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World Cup Fan Blog: The (USA's) Party's Over

World Cup Fan Blog: The (USA's) Party's Over

by Daniel Brindle

Posted on June 29, 2010 at 6:20 PM

I love the World Cup.  Really I love any of these top flight soccer tournaments.  Euro, Champions League etc.  For an American who works evenings, a good mid-week showdown with so much on the line is a welcome respite from the BeachBody infomercials and radio shows on TV that fill weekday cable. 

Wednesday will mark the first day since the tournament started on June 11 that there will be no World Cup to keep me entertained.  Whatever will I do?  I think I will workout.  The workout has lost out to World Cup far too often the last 2+ weeks.  Tomorrow I get back in shape.

So What Happened to the USA?  At this point some 3+ days after the game, my observations have been hashed and rehashed.  I will outline the arguments I have heard against the USA below, with my opinions to follow.

1. The USA defense did them in.  I agree on this.  I stated early on in the tournament that somehow the USA has become a successful attacking team, but lost its edge defensively.  Ultimately, speed is what the defense lacked in my opinion.  Their most consistent defender in the world cup was RB Steve Cherundolo who has decent pace.  Cherundolo earned his spot late, but was consistently the best defender the USA had. 

Jonathan Bornstein, who played LB, also showed that speed is an attribute you need at this highest level.  Bornstein was regularly torched in the run up to the World Cup, but once added to the line up, helped quell the trouble coming from his side of the field.

Unfortunately for us, the speed in the middle was not available, and teams scored goals with audacious plays, right down the middle.

2. We need strikers.  Oh yes, we need strikers.  For the second straight World Cup, the US strikers failed to score.  The midfielders provided plenty of support and excellent passes.  On the weekend the USA was eliminated, strikers scored for Uruguay(2), South Korea(1), Ghana(1), Germany(3), and Argentina(3).  England, Mexico and USA strikers failed to score, all three of them went home.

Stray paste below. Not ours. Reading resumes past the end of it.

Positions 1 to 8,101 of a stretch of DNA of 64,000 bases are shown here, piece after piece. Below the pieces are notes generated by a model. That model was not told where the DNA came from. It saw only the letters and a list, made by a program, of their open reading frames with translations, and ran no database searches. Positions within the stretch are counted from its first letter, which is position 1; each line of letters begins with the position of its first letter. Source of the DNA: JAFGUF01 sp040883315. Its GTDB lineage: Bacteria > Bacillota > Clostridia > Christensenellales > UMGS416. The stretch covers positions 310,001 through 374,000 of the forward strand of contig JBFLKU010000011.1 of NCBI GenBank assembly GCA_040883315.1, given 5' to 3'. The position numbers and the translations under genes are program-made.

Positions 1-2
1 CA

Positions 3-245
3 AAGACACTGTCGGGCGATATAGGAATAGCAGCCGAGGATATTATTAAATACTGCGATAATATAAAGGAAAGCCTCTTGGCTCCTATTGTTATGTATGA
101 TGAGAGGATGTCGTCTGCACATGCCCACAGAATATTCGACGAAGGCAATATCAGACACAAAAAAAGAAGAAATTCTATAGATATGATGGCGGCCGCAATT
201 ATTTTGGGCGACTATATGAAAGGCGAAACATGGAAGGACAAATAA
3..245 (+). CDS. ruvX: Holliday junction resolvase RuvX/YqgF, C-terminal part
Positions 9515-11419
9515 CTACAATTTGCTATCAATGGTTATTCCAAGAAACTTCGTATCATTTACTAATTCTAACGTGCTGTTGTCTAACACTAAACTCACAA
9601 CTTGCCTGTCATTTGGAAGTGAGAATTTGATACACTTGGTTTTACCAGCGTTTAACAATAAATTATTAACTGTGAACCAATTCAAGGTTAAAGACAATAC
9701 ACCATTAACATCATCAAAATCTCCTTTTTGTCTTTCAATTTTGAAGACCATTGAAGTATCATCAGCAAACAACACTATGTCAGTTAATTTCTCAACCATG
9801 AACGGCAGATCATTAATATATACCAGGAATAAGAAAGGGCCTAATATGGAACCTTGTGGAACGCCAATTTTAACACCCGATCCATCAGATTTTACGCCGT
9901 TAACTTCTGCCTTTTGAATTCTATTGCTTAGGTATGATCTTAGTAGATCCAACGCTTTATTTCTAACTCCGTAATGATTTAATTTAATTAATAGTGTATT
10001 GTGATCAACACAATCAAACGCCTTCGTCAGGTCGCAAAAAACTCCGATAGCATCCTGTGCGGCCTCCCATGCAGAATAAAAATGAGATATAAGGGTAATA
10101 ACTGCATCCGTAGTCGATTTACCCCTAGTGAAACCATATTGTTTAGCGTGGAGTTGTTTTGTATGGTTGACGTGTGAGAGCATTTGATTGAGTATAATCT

I am a big fan of Altidore, but his game needs that maturity to finish goals for his team.  he's only 20, and his partner when USA was playing its best soccer last year, Charlie Davies is young and on the comeback trail, so I reattain hope. 

3. Poor coaching.  I agree here as well, though not to the degree of many.  Bradley seemed to make intelligent decisions in game, and generally had a good feel for his team.  However, some players he favored regularly hurt the team (Clark, Findley) and the team needs an attitude adjustment.

The skill has improved on the US side, particularly in the mids.  A more aggressive, attacking mindset is needed at all times.  Both US goals conceded to Ghana were a result of passive play both in the midfield and then by the defenders. The team regularly conceded possession, passes and space to opponents just by being passive. This can be coached out.  If it can't, the team is in trouble moving forward anyway, as that means the skill isn't there.

4. Who cares it's soccer?  People with this mentality seem to say that it was fun while it lasted, but ultimately it doesn't matter.  I disagree with this take entirely.  First of all, there are many of us who care.  Secondly, the players care.  Why shouldn't the USA be able to progress deep into the world's tournament.  I am not content to be an also ran in soccer just because half the people out there don't like it.

Which brings me to my next point.  I have heard a lot of people tell me that they really like the World Cup, but can't get into soccer year round.  To me, this along with "who cares it's soccer" are symptoms of the same disease.  That disease is the general sporting public failure to embrace soccer.  So why is it that World Cup can gain a foothold on the American sport psyche, but soccer can not?